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maple ave restaurant

GFFR 2.5 star badgeWalking into Maple Ave Restaurant, it’s immediately apparent you are about to experience something different. An intimate space (roughly 40 seats), it feels more like walking into a big dinner party than a restaurant. Sometimes small, tight spaces bring out the worst in diners, but looking around Maple Ave Restaurant, it’s clear everyone is happy to be at the party. It’s hard not to be excited right away about the food experience happening in the room.

Playful and fun aren’t typically adjectives used to describe food, but with chef Tim Ma at the helm of Maple Ave Restaurant, I can’t think of a better way to describe the culinary experience of Ma’s cooking. And it’s clear Ma is fearless in the kitchen–whether that he is impervious to the risk of bad reviews or just has enough confidence in himself as a chef–Ma doesn’t stick to a style, cuisine, or tradition, but rather has fun playing with dishes. This means you can start with an Asian-inspired appetizer, move on to a Southern creole dish, and then enjoy an Italian-inspired entree. And it somehow works.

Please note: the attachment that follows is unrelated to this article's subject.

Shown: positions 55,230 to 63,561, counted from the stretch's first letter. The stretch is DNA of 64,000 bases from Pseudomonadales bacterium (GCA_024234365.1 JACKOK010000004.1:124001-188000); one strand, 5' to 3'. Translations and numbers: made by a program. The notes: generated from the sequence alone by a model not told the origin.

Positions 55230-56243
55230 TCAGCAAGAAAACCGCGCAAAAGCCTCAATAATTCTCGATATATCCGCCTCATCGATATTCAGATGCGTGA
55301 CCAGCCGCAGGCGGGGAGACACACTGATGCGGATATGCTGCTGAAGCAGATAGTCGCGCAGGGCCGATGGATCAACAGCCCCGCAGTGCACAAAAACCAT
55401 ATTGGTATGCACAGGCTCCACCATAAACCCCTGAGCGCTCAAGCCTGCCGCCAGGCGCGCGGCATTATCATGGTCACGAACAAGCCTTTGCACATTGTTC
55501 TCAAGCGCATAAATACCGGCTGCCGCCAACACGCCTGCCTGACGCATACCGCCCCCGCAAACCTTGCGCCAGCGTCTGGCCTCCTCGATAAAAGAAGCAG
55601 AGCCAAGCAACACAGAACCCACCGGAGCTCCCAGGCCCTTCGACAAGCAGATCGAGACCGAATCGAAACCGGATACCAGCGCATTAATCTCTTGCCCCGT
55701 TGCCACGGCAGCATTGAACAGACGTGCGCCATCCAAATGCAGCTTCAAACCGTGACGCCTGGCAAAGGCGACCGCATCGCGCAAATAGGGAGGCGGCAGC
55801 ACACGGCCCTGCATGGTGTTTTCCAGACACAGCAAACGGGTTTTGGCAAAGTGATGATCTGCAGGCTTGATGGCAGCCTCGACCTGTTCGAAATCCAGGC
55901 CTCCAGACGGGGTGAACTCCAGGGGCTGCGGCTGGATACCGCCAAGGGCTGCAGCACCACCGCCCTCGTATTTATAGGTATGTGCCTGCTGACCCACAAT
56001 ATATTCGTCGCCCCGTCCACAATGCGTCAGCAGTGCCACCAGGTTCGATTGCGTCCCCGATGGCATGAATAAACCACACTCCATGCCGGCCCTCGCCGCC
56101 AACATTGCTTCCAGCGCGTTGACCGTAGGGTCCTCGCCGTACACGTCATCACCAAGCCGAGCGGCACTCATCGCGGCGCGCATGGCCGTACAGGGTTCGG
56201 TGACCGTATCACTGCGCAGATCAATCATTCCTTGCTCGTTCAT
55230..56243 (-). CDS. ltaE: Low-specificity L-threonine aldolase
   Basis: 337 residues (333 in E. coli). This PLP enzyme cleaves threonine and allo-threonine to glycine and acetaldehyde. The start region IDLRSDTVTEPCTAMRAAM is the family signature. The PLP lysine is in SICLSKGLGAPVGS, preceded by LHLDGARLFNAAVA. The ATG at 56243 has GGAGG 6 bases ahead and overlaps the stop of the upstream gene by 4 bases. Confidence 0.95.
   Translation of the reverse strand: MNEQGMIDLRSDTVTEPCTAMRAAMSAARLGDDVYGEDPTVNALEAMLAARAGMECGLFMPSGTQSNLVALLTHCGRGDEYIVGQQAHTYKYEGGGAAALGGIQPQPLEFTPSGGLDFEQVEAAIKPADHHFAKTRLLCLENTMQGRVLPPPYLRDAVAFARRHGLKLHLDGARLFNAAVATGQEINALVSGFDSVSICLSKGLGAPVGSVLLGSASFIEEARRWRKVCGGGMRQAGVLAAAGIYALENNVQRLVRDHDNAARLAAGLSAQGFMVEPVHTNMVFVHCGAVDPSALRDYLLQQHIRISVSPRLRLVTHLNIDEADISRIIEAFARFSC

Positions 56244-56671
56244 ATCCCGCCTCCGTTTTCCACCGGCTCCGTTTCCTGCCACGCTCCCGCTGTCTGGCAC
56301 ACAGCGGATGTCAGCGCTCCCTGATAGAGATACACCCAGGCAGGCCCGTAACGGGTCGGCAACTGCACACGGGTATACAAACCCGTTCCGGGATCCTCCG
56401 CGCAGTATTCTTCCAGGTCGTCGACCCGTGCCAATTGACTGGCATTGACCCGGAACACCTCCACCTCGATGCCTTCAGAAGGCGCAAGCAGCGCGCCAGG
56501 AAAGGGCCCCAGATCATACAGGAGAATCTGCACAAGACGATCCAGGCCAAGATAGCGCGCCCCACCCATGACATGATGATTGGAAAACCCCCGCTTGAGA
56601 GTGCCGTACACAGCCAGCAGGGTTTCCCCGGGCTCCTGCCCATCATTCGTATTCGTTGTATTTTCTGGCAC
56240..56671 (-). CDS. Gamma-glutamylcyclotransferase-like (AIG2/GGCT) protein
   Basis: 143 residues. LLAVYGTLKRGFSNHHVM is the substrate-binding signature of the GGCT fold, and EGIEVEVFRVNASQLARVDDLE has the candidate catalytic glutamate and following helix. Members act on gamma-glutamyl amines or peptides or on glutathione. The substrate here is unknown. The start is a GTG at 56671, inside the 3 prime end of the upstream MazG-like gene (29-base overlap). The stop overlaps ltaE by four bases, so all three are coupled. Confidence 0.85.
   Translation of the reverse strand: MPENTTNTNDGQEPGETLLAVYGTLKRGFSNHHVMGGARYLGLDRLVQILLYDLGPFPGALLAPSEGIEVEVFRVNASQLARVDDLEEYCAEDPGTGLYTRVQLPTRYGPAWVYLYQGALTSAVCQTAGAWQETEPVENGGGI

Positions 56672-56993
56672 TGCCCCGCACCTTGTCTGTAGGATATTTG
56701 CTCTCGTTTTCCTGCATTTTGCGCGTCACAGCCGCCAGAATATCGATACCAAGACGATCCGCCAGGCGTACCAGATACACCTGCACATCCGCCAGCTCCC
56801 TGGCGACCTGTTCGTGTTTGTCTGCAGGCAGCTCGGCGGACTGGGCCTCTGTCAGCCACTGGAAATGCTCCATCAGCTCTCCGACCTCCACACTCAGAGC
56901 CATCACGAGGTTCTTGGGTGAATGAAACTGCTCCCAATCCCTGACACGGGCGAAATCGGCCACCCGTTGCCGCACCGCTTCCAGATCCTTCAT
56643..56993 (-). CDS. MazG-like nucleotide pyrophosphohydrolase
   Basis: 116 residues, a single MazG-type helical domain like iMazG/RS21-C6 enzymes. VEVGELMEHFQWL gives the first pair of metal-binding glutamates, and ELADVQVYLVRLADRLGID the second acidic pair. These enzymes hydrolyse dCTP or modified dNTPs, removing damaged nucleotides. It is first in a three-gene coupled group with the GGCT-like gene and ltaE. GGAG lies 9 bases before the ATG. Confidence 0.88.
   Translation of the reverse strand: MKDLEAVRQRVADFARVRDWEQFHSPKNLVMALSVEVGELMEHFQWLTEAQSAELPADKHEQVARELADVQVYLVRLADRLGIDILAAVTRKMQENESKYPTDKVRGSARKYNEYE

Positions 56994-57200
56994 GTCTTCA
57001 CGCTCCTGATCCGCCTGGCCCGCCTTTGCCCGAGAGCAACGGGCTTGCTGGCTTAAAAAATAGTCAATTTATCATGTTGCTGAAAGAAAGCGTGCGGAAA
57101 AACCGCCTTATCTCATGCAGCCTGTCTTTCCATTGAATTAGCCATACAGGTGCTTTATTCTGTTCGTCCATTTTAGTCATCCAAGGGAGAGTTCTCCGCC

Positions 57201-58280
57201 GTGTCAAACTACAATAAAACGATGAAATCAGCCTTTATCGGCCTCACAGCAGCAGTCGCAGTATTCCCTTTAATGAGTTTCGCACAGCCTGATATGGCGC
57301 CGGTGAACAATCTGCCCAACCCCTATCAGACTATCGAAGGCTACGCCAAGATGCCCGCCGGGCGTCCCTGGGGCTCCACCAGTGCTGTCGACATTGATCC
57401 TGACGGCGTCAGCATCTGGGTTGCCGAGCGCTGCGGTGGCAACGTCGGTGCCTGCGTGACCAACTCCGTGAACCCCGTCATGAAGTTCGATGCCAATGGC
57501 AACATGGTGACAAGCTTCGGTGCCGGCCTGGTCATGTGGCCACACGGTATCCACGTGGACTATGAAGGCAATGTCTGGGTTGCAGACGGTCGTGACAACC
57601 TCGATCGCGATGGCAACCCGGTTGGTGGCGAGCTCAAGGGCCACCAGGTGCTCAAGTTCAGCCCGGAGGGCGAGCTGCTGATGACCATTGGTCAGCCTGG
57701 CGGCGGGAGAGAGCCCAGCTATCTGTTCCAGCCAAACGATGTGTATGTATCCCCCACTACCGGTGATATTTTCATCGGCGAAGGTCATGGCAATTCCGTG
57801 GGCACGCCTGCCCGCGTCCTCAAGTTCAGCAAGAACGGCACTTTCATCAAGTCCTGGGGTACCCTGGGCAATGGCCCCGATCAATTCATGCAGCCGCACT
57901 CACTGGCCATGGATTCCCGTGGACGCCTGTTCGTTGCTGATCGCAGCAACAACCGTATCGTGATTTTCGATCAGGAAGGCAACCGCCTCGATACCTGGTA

Perusing the wine list means flipping through the “Drinks and Sweets” book, which looks more like a scrapbook project than a restaurant list. In the “notes” section in the back of the book, staff encourages diners to write comments about their experiences too.

The waitress was unsure of what would be safe for gluten-free dining, but she was accommodating, asking the kitchen for clarification when necessary. Thankfully, most of the menu could be created (or already was) gluten-free so we didn’t have to miss out on much of Ma’s creative dishes.

The starters posed a serious challenge. The creme fraiche wings took tremendous willpower to not lick our fingers in public (or the dish itself). The well-seasoned wings in a Korean sauce were topped with the creme fraiche for a perfect start to the night. Then came the Thai okra. The okra slices released garlic chili lime sauce with each bite, making them an addicting second act. Ma’s take on shrimp and grits included blueberry venison sausage and the addition of okra to the dish–both outstanding additions.

The small plates were so good, it’s tempting to stay there. Don’t, though, because the entrees are just as inventive and fun. Two in particular were the Morrocan chicken with pearl cous cous (served with a timbale of rice to make it gluten-free) and the seared scallops on coconut risotto with basil ice cream. With all we sampled, I can’t imagine anything bad coming out of Ma’s kitchen.

A wine that was able to successfully pair well with most of the meal was a lovely New Zealand Pinot Gris (Mt. Beautiful) for only $38 a bottle too. Maple Ave Restaurant is small and popular so making reservations is highly recommended.

GFFR Rating Breakdown 2.5-2.5 star

Maple Ave Restaurant

147 Maple Ave West
Vienna, Virginia 22180

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